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Learning a language on your own - self-study textbooks/methods

A lot of you who have been following Tynan for a while probably understand by now that Tynan loves traveling and he's also learning Japanese these days. I'm sure a lot of Tynan's readers share a common passion for travel, and I'm sure a lot of you are either studying or planning to study a foreign language.

Japanese: Learning One of the World's Toughest Languages

On Ideas

Every time someone sees me studying Japanese Kanji(漢字), characters the Japanese borrowed from the Chinese, and then used to represent Japanese ideas and pronunciation, I always get one or both of the following responses

1. Are you studying Chinese?

2. Is it hard?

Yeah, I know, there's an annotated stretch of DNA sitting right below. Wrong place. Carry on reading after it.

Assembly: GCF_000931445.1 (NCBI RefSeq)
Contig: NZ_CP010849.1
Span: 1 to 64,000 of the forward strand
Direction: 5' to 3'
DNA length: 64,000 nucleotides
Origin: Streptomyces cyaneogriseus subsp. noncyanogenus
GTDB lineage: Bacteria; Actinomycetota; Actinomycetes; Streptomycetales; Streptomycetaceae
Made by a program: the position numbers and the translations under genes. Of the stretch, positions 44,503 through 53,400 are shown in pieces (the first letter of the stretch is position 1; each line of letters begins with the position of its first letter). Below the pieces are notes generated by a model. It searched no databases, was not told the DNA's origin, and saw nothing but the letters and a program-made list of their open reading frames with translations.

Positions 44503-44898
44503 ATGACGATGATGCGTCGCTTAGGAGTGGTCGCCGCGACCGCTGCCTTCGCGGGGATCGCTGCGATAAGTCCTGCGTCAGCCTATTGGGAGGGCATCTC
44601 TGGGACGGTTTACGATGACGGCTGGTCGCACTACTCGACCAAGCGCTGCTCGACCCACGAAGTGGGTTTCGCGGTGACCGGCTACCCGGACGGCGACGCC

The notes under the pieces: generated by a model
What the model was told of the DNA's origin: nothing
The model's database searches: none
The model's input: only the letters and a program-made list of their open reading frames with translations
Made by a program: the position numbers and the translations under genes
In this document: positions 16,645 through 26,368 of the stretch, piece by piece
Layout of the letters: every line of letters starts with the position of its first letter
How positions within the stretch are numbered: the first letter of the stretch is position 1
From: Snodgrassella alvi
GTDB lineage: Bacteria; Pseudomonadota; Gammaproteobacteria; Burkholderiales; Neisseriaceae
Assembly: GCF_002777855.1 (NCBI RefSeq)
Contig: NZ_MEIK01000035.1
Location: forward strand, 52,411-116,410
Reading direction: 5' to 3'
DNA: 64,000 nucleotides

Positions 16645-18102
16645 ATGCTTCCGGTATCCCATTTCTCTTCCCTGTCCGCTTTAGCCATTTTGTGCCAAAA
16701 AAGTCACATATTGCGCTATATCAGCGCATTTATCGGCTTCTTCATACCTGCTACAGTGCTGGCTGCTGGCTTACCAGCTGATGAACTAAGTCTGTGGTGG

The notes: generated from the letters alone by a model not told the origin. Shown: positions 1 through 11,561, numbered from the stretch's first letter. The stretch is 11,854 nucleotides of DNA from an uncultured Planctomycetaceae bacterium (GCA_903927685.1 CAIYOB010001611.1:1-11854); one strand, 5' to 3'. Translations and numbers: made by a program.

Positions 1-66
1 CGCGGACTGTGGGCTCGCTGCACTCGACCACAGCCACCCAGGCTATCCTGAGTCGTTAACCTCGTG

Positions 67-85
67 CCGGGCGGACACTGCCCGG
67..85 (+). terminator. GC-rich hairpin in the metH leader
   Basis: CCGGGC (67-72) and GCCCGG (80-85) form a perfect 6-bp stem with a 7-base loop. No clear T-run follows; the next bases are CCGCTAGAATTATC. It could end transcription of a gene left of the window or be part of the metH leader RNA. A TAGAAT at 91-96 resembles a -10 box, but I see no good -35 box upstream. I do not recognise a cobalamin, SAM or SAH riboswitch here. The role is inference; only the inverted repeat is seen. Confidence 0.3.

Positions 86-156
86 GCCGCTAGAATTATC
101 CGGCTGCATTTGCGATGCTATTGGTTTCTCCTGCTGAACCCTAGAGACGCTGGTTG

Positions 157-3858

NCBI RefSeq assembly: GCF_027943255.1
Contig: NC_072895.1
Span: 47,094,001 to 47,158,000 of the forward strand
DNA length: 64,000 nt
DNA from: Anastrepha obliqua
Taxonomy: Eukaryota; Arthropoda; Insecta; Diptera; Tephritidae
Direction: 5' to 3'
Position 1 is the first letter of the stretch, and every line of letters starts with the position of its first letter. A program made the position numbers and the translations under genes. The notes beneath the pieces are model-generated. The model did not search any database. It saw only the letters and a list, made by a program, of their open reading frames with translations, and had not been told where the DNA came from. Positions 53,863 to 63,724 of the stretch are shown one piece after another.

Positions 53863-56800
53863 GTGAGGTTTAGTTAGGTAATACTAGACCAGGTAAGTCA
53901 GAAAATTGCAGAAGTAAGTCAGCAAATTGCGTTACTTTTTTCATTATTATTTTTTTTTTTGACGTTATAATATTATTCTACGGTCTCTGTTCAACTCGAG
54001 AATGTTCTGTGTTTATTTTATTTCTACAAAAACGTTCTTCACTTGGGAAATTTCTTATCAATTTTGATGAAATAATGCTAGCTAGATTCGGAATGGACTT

In response to the first I always teach them and let them know that Chinese is significantly different than Japanese because Japanese people use three "alphabets" (they are in fact more like syllabaries), katakana, hiragana, and kanji, and because the grammar is substantially different.

The second though, is always a mixed bag. The U.S. Government states That Japanese, along with Arabic, and Chinese (and some other languages I forgot) are the languages that require the most time to learn for English speakers. But in my opinion, after having spent years studying on and off, Japanese is definitely one of the the World's toughest languages (at least considering it is actually spoken by over 100 million people) to become really fluent at (watch comedians, read adult-level literature, understand and differentiate slang and homonyms),but one of the easier languages to learn the basics to ( denoting location, modifiers, people, adjectives)

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